Many months back we were looking for a MiFi device (for those not familiar with such a device, it is a small wireless router that connects to the Internet using the 3G connection made available via a cellphone’s SIM card). They were available here, but they were locked to networks. We’re sure we could get them unlocked if we paid the fee, but we didn’t want to pay the $200 – $300 for the MiFi and add on an unlocking fee. Australia being a larger country, we wondered if they had ones that were already unlocked and looked there. We asked around and no such luck finding an unlocked one. Then, on the last day of our trip across the Tasman (Sea), a helpful customer service rep. at this mobile place explained to us that we didn’t need a MiFi. If we had an Android phone, we could install an Android App that could turn our phones into wireless modems much like a MiFi.
Heading out of there, we pondered and digested this new information. We later realised that this is probably what ‘tethering’ must be. We had seen this term come up in our search for a MiFi device online multiple times, but we never investigated this method further because they related to an iPhone; and we don’t own iPhones.
But then neither did we own Android phones. What we do own are Nokia phones—but then, if they had tethering apps for Android phones and iPhones, maybe they had tethering apps for Nokia (Nokia were one of the most popular phones on the market before iPhones and Androids came into the scene). We did a search, and lo and behold! there was. JoikuSpot was the name of the app. Its developer, JoikuSoft Oy.
JoikuSpot is offered in both a free version, JoikuSpot Light and a pay version, JoikuSpot Premium. The two versions offers to connect multiple WiFi-only devices to the Internet, with download and upload statistics as well as which devices are connected to your 3G connection. There is no time limitations to how long the app can be used either. The difference between the free and pay versions is the ability to name your WiFi hotspot and add encryption. In the free version the hotspot name is JoikuSpot and your connection is public, which means anyone can use your hotspot.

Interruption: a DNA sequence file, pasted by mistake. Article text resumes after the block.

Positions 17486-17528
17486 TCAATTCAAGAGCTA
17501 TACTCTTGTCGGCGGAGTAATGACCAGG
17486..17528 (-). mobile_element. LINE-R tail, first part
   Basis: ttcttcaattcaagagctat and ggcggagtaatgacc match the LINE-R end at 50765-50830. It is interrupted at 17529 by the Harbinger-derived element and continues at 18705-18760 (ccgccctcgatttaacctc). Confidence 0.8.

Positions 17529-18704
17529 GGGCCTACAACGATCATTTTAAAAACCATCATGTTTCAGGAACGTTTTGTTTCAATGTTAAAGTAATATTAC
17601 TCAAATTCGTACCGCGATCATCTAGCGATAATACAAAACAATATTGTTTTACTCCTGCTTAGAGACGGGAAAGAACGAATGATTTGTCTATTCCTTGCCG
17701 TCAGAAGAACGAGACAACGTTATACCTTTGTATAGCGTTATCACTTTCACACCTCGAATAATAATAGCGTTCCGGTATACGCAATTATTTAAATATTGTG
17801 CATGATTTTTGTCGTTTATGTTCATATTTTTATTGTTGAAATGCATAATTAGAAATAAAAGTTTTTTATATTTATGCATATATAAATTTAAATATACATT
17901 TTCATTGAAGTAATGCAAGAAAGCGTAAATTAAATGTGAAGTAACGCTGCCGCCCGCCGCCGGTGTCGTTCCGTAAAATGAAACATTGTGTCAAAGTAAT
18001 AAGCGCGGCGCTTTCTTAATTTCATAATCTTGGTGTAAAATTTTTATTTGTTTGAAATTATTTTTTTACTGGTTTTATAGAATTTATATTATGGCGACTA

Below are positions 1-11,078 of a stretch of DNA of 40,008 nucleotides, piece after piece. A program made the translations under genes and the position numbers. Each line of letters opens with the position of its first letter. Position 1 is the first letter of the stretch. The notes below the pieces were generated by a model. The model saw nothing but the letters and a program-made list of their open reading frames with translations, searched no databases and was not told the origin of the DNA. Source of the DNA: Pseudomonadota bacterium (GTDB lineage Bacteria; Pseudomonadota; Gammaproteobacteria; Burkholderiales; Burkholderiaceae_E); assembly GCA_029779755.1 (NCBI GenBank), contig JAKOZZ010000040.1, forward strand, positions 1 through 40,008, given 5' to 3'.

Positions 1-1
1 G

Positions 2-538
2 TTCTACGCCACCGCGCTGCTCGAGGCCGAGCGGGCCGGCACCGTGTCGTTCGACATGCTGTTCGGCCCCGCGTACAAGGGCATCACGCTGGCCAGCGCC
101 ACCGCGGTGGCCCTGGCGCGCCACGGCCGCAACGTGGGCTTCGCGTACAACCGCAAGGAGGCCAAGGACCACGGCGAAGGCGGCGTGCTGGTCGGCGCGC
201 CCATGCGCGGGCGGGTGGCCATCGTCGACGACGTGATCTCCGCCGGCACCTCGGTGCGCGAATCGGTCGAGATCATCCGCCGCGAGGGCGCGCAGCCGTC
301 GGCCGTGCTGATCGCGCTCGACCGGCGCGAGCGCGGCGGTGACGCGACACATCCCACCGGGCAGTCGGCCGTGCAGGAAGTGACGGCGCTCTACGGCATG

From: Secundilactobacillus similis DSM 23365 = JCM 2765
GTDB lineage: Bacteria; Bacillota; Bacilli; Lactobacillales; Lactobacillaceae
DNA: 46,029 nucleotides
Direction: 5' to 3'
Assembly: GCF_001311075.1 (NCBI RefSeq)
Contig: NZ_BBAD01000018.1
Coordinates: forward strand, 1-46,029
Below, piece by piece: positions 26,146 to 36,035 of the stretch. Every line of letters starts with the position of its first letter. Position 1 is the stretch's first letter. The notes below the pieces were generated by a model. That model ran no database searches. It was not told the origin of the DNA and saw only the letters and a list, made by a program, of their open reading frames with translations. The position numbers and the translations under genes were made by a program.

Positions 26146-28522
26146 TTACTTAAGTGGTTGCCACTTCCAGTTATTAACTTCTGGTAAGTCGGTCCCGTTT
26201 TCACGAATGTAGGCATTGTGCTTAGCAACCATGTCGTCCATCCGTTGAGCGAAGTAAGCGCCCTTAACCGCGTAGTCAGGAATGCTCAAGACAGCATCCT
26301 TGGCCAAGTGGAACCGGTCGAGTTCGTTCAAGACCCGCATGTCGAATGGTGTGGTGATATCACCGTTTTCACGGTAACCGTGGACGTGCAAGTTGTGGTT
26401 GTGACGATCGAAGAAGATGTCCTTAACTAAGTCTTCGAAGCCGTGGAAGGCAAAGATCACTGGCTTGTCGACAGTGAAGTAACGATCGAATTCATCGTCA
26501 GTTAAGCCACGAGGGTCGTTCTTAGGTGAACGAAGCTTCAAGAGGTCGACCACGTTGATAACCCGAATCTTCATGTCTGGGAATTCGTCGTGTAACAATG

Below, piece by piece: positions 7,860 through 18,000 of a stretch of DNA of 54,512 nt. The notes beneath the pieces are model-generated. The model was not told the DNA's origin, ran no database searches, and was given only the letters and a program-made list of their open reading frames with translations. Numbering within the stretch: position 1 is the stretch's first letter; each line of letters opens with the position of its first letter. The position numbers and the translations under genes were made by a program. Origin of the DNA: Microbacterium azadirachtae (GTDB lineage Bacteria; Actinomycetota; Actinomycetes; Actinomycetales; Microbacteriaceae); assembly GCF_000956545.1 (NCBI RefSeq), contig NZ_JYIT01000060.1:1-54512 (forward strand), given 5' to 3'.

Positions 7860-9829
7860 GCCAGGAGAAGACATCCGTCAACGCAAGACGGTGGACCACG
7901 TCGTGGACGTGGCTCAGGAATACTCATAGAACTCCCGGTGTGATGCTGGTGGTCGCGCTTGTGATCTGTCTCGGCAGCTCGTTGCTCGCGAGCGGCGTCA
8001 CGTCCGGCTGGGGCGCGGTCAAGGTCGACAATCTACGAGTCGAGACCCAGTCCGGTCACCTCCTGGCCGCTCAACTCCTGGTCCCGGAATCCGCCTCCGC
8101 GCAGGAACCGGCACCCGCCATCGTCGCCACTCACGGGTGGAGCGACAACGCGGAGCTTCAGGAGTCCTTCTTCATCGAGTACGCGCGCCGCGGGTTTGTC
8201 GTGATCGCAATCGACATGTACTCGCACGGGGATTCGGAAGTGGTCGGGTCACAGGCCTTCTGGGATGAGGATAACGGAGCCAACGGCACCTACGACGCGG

If you’re wondering what the speed of the connection is like, it is between 12kbps – 60kbps. It’s not broadband fast—if you’re browsing a normal site that is not designed for a mobile device, it does take a good 5 seconds (sometimes more) to load—but we didn’t expect them to be since we are using Nokia smartphones that were never too fast to begin with. If you are concerned about the speeds, test it out with JoikuSpot Light before you purchase the more secure Premium version.
Overall, we’re very pleased with the app. We can now browse the Internet, check email, post on social networks on the go on our laptops, PCs and iPads (we haven’t tried connecting a gaming console like a Nintendo DS, but that gives us a thought and will try this) without having to search for a WiFi hotspot. It saved us a couple hundred dollars and of having to carry around another piece of technology. It’s perfect.
Give the app a go if you own a compatible Nokia or a Sony Ericsson phone. Try the Light version then purchase the Premium app (that’s what we both did). It’s a tiny cost compared to a MiFi device. At the time of writing this, JoikuSpot Premium is going for $9 EUR (about $15.30 NZD/$13 USD according to the site). If you’re looking to buy an iPad or any other tablet out there, you might want to see if your phone can share a connection in a similar fashion before forking out extra money on the 3G model, too.